The present study describes the cloning of LYT1, which was isolated from a T. cruzi cDNA library based on the cross-reactivity of its gene product to antibodies against the C9 component of the membrane attack complex of complement. Searches of all available DNA and protein databases failed to identify significant homology of proteins or potential translation products to the LYT1 protein. In order to gain insight in the possible role of the gene product, LYT1 deletion mutants were generated by targeted gene replacements. Using these genetic methodologies we have shown that LYT1 is not required for viability of epimastigotes; however, LYT1-deficient parasites exhibit three distinct phenotypes. These parasites exhibit accelerated in vitro development, demonstrate reduced infectivity, and have diminished hemolytic activity. Reintroduction of LYT1 reconstituted infectivity for the null parasites, demonstrating that the LYT1 gene plays an important role in infection.


Cells and parasites.

NIH 3T3 and NRK fibroblasts were maintained in Dulbecco's minimal essential medium (DMEM) supplemented with 10% fetal bovine serum (FBS), 1% glutamine, and 5 μg of penicillin-streptomycin (pen-strep) per ml at 37°C in a humidified atmosphere containing 5% CO2. Epimastigotes from the T. cruzi Cl-Brener and Y strains were maintained in liver infusion tryptose medium containing 10% FBS (LIT) at 28°C (13). Mid-log-phase cultures containing from 5 × 106 to 2 × 107 parasites ml−1 were used in all experiments. Transformed clones were isolated from the G418- and hygromicin B-resistant T. cruzi population by limiting dilution in the absence of selection, as described by Hariharan et al. (13). Trypomastigotes were obtained from supernatant of infected monolayers of NIH 3T3 fibroblasts. Amastigotes were obtained from the supernatant of infected monolayers of NIH 3T3 fibroblasts or from in vitro stage transition experiments. The amastigotes were separated from trypomastigotes or epimastigotes using the amastigote-specific antibody 2C2B6, specific for the Ssp-4 surface antigen of amastigotes (6).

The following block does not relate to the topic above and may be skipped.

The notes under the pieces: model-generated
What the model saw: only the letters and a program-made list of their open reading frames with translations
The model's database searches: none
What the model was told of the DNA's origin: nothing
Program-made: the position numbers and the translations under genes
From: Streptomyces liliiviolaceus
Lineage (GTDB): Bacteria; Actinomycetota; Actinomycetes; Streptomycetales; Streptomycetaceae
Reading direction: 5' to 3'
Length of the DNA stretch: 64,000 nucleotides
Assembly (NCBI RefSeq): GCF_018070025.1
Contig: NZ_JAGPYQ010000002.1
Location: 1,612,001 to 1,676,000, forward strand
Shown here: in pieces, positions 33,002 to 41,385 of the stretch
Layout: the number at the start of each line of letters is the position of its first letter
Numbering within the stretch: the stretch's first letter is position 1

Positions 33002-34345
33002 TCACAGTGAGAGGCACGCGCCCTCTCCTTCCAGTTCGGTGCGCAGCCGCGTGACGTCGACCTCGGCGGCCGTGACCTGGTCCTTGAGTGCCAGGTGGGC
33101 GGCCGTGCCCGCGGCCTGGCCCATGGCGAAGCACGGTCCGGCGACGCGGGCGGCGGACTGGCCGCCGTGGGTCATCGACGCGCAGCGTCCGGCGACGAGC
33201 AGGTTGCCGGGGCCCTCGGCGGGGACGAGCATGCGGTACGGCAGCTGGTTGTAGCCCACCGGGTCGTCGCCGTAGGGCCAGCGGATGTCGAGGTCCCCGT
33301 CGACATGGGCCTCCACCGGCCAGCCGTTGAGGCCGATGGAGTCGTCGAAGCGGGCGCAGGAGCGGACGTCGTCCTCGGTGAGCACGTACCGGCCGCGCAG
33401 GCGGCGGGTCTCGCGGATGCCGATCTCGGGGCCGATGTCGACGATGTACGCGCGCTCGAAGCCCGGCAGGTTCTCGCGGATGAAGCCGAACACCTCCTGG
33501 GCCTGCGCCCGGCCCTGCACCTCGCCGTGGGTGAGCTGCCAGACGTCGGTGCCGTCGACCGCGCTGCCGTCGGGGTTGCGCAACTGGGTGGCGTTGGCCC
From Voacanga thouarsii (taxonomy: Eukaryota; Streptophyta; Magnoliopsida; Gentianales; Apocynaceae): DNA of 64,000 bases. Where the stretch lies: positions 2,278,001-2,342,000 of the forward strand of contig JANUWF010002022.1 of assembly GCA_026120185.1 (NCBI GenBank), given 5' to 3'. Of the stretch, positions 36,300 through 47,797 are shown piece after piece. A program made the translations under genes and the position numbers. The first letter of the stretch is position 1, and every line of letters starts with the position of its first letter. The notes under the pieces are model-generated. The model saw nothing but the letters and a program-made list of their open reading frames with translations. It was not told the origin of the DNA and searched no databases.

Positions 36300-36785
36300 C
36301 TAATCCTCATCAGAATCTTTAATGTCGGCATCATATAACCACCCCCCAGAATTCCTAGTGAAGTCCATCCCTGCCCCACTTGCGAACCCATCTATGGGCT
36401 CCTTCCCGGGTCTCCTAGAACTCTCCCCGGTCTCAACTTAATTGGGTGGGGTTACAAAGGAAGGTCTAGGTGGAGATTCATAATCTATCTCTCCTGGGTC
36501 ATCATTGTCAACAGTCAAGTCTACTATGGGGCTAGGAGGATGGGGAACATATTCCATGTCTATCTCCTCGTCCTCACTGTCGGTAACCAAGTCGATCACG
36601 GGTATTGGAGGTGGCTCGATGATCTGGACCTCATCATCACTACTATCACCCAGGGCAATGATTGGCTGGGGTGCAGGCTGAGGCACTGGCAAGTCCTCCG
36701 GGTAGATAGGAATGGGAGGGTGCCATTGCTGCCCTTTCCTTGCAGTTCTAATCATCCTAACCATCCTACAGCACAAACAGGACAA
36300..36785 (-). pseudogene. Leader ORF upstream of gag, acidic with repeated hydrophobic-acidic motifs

Isolation and sequence of LYT1 cDNA and genomic clones.

A T. cruzi Y strain amastigote cDNA expression library constructed in λgt11 (12) was screened with antibodies against human complement component C9. Using the 0.8-kb insert from a positive clone (λgt11-LYT1-0.8) as a probe, a λ EMBL-3 genomic library (11) was screened. A positive clone (λEMBL-3LYT1-20) with a 20-kb insert was digested with different restriction enzymes and probed by Southern blotting to obtain a 5.8-kb AatII fragment containing the LYT1 gene and flanking sequences. Following gel purification, the 5.8-kb fragment was ligated into the AatII site of pGEM5Zf(+). The pGEM5Zf(+)LYT1-5.8 clone insert was sequenced by the dideoxy chain termination method (19). After gel purification, a 2,888-bp BsiWI fragment from pGEM5zfLYT1a-5.8 was treated with T4 DNA polymerase to generate flush ends and then ligated into the HincII site of pBS. The resultant plasmid, pBSLYT1a-BsiWI, contains the complete LYT1a coding sequence and 644 and 591 bp of the 5′ and 3′ flanking sequences, respectively. Using a 587-bp PCR fragment (1,496 to 2,083 bp from pGEM5Zf(+)LYT1-5.8) as the probe, a 4.3-kb BsiWI genomic clone containing the LYT1a allele from the Cl-Brener strain was isolated and partially sequenced (19). The LYT1b allele was cloned by PCR using genomic DNA from the C1-Brener strain and the primers TcL1 (5′-CGAGCCCGAACGATGAACAT) and TcL4 (5′-TTTGCGAGCCTCTGCATTTT) and sequenced.

Expression of LYT1 in yeast.